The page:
Senate Predictions: ACT
Russell Degnan

Just as Western Australia is the most rightward leaning of States, the ACt is the most westward leaning, combining a strong ALP vote (normally 50-60%) with a tendency to vote for the third party (~16%) - previously the Democrats, but now the Greens. And yet,m because the territories only have two senators a piece, the seats have always been split between the two parties. This may no longer be true next week.

The graph of ACT results has generally followed a similar shape to NSW (you'll have to take my word for it), albeit several points across to the left, and with far less diversity on their minor parties. For this reason, the best estimate of the swing is likely to be the same as in NSW. Taking the past three Newspolls as a guide, the swing in ALP major party proportion in NSW is 6.5%. Minor party representation is already high, but has been higher and there are more parties on the ballot than in 2004. A minor party swing of 4.8% again seems reasonable, leavign the graph looking like this:

Two things are worth noting here. The first is that the Liberals are obviously short of a full quota. With only the LDP for preferencing support, the Greens are clear front-runners to win the second seat. The second, is that the ACT has very strong below the line preferencing, so the Liberals may benefit from Labor and Democrats leakage,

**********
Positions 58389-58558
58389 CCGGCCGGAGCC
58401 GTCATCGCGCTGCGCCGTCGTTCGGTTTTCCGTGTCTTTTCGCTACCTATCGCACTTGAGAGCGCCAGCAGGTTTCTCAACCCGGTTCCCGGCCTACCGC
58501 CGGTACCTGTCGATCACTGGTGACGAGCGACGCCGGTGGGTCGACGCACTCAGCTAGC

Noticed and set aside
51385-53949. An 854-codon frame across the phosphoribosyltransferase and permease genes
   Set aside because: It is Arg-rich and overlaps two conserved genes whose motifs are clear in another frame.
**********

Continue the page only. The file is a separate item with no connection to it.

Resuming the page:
The magnitude of the Greens vote makes any other possibility extremely unlikely - though it is possible for Labor win both seats, given an outrageously large swing. This is therefore a straight shootout between the Liberals and the Greens supported by everyone else. The Greens would appear to be favourites, though the graph probably overstates their advantage, given the BTL voting in operation.


58.5% ALP Proportion of Major Party Vote
74.25% Major Party Primary Vote
1 ALP, 1 Green

Sterner Matters 22nd November, 2007 23:36:11   [#]